While Ziploc bags and plastic wrap can be useful for sealing up food that’s going into the freezer, there are better alternatives—ones that are better for both you and the environment.
The problem with these simple plastic solutions is that they can leach chemicals (bisphenols A and S). On top of that, they don’t last forever, meaning they’ll eventually become waste. To go plastic-free in the freezer, here are a number of great alternatives.
Mason or Ball jars are very good for freezing, as long as you use the wide-mouth variety and do not fill to the very top. Leave a good inch at least for the contents to expand. It is also recommended to pour a 1/2-inch of water over any frozen food in a glass jar to provide further protection from the freezer air; rinse off this ice seal with warm water before thawing the rest of the contents. Other kinds of jars are not recommended, since the glass is usually not thick enough to withstand expansion.
Metal is great in the freezer. You can put an open can of food directly into the freezer (it’s safer than storing food in a can in the refrigerator). It thaws quickly in a dish of hot water. For a quality metal container, check out these Korean-made stainless steel food storage containers.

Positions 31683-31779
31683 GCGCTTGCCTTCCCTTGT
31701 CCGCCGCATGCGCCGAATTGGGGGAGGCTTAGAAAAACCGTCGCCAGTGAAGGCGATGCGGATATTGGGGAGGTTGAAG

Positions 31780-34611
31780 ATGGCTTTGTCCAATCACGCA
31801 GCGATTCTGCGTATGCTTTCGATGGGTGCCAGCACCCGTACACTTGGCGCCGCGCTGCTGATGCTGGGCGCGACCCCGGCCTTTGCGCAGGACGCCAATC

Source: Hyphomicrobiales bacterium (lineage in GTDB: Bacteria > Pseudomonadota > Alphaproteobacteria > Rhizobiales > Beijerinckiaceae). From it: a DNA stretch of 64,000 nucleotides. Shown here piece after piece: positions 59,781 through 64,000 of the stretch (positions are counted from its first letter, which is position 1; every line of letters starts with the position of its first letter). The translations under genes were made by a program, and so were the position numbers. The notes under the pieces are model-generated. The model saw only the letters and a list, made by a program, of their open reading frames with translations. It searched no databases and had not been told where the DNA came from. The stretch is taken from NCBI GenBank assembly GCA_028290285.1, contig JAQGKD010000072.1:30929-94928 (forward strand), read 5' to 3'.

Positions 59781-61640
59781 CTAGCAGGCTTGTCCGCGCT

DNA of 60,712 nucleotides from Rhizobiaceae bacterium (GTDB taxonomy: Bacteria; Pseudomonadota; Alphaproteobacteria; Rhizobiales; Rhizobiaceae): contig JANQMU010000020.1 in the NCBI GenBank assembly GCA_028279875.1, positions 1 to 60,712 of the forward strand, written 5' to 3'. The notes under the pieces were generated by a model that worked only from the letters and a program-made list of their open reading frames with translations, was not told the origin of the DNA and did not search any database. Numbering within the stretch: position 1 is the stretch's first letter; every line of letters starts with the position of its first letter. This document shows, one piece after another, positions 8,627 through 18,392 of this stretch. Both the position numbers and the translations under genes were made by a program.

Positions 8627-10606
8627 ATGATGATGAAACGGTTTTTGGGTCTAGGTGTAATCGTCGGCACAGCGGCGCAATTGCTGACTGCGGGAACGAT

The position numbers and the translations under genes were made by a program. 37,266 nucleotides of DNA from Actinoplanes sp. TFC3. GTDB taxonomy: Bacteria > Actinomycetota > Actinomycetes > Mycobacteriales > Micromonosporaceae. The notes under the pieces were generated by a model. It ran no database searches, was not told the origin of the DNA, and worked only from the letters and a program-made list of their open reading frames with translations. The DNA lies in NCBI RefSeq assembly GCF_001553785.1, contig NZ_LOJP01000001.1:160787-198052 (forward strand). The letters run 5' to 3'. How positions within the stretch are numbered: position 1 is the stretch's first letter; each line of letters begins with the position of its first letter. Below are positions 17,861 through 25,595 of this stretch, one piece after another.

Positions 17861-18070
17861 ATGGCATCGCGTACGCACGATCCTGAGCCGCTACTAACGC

If you are freezing food for a shorter period of time – 2-3 weeks at most – you can wrap in unbleached butcher paper or waxed paper sheets or bags. Butcher paper doesn’t seal the food as well as waxed paper, but it makes a good first-layer wrap. Double or triple for longer freezing periods. Seal any kind of paper wrap with freezer tape.
Foil is fragile, and if there’s a single hole that can mean freezer burn for whatever it contains; but if you’re careful with wrapping, the foil is a great option for the freezer. With that said, the foil is only an eco-friendly if it can be recycled locally. If not, it’s better to avoid it.
You can reuse waxed milk, juice, and cream cartons in the freezer. They are especially good for stocks and soups since they allow for expansion and are waterproof. Cut open at the top, wash out well, and seal up with freezer tape. As with all opaque containers, be sure to label clearly so you know what’s inside.
Many fruits don’t need packaging of any kind in the freezer, such as tomatoes, bananas, and peaches. Even better, their skins will slip off easily once thawed.